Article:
Women of color are hit particularly hard. Almost 60 percent of black females aged 20 and above are obese. Add overweight to the mix and the number soars to 82 percent.

The cause of this disparity is probably multi-factorial, but acceptance of and comfort with a wide girth is often touted. A group of researchers found that black women who had obesity consistently reported better quality of life than white women with obesity. Quality of life measures included physical function, self-esteem, sexual life, public distress and work. Black women scored high on the self-esteem scale.

It is understandable, then, that fat is the target of much research. So significant is this issue that a sub-specialty in obesity medicine has been developed by the American Board of Obesity Medicine.

What has been discovered is that, surprisingly, fat is a physiologically complex organ that communicates with other organs, including the brain and the liver. But not all fat is the same and is differentiated by location.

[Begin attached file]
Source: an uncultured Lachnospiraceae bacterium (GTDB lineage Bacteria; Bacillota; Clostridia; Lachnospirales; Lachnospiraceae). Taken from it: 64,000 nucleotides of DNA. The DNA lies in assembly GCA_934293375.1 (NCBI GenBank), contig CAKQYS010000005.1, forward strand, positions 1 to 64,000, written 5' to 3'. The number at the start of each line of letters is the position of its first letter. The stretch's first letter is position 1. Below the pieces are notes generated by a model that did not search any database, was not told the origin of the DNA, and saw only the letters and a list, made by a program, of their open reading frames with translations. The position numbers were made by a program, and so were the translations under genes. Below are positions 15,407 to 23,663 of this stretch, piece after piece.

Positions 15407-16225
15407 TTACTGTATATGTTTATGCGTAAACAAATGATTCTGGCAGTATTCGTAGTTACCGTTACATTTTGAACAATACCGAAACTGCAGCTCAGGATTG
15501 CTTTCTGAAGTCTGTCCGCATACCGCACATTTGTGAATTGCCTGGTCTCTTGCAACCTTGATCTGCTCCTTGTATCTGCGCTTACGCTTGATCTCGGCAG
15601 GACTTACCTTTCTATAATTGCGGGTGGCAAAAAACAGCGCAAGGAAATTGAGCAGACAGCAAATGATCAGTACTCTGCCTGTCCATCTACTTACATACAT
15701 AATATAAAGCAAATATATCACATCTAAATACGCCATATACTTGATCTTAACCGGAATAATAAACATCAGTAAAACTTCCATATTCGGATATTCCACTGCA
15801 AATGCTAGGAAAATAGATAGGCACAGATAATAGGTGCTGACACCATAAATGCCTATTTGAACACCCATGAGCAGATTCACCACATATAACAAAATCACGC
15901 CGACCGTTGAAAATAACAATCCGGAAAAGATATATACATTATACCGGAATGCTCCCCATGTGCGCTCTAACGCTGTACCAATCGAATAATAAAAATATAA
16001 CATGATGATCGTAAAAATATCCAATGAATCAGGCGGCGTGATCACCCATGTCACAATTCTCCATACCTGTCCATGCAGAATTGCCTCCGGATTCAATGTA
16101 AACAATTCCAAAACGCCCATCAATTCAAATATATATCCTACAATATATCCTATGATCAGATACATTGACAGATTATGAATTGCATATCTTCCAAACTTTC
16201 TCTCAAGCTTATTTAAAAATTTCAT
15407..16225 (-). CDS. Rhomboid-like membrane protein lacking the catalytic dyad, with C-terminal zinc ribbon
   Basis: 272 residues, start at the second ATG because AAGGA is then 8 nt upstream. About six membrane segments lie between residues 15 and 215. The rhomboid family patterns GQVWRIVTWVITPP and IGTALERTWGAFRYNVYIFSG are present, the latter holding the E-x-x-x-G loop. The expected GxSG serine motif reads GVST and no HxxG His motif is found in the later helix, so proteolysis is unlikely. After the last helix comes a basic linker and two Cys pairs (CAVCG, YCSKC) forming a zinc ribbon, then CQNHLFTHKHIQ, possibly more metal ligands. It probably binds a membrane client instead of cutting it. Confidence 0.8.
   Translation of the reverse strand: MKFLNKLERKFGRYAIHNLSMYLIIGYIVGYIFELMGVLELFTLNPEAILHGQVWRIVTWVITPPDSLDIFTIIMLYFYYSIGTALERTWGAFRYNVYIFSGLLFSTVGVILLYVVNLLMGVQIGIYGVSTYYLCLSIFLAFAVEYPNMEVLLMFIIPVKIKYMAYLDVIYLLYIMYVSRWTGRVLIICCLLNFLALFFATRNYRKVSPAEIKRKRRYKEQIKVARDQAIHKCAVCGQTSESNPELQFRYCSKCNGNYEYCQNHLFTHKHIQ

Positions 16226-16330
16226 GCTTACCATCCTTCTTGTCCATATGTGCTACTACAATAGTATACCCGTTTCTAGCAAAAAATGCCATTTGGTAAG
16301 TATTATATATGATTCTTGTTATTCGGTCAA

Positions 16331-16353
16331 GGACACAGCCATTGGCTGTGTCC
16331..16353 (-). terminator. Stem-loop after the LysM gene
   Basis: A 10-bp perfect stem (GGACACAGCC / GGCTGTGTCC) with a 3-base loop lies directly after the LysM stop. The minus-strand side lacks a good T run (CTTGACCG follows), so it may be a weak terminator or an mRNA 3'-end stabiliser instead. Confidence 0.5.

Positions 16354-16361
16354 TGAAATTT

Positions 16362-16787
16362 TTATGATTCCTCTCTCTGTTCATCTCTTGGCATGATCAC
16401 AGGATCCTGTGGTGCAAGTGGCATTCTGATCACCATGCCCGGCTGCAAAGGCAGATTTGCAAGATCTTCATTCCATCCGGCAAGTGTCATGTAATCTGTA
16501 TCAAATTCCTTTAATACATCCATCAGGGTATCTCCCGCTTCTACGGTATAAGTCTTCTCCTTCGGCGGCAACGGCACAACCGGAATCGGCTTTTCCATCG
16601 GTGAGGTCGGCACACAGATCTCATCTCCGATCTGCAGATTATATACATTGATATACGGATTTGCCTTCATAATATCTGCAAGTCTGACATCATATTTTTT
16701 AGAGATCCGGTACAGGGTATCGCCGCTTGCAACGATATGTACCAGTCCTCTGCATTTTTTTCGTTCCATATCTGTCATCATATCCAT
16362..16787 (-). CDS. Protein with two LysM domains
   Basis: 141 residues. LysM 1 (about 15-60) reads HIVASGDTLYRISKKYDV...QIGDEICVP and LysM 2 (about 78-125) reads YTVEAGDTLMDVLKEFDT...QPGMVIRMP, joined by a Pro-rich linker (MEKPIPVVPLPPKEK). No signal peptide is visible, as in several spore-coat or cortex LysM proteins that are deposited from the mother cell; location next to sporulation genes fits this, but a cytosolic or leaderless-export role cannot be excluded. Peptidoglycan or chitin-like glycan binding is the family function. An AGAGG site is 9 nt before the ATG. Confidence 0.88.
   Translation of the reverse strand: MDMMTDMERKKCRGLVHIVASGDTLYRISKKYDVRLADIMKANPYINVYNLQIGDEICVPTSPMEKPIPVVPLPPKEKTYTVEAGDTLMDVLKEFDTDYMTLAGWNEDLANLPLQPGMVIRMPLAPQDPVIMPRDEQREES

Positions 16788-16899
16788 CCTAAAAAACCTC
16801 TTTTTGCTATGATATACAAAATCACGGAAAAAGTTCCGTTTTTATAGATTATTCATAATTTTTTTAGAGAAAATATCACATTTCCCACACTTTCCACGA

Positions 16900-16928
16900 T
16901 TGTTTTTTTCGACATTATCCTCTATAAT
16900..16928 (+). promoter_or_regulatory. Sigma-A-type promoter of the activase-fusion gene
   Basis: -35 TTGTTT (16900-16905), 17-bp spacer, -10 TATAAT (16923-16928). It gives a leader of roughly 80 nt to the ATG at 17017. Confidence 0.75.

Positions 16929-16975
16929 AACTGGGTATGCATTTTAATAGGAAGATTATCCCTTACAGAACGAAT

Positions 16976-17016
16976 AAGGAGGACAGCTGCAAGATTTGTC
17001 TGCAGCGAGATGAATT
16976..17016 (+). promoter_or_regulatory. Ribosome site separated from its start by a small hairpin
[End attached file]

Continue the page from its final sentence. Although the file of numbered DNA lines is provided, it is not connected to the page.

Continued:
Abdominal, or visceral, fat is centered at and above the waist giving a person an apple shape. Unlike the external fat that can be grasped, visceral fat is internal and lies between the organs in the abdomen. As opposed to fat found in the thighs, for instance, visceral fat is biologically active and can increase the risk of cardiovascular disease and type 2 diabetes.

As the co-director of the Weight Center at Massachusetts General Hospital, Dr. Kathleen Corey knows a thing or two about obesity. She specializes in liver disease and says obesity and the liver are more highly linked than most patients, including some doctors, tend to realize.

The liver is the second largest organ in the body and does yeoman’s work. It produces cholesterol to help carry fats through the body; it clears the blood of drugs and other toxins; and it helps the immune system resist infections.

It also gains weight. As a person accumulates fat, so does the liver. It stands to reason that the rise in BMIs across the country is accompanied by bigger livers.

Nonalcoholic fatty liver disease (NAFLD) is the buildup of fat in the liver of people who do not drink excessively. NAFLD is common — roughly 20 to 40 percent of the population is affected — and, for the most part, causes no symptoms. It is usually silent and can be missed. “It’s often an incidental find,” explained Corey.

The best treatment for NAFLD is weight loss, exercise and healthy eating. Vitamin E and some medications for diabetes have been helpful, but new medications are in the works. NAFLD is reversible in the early stages.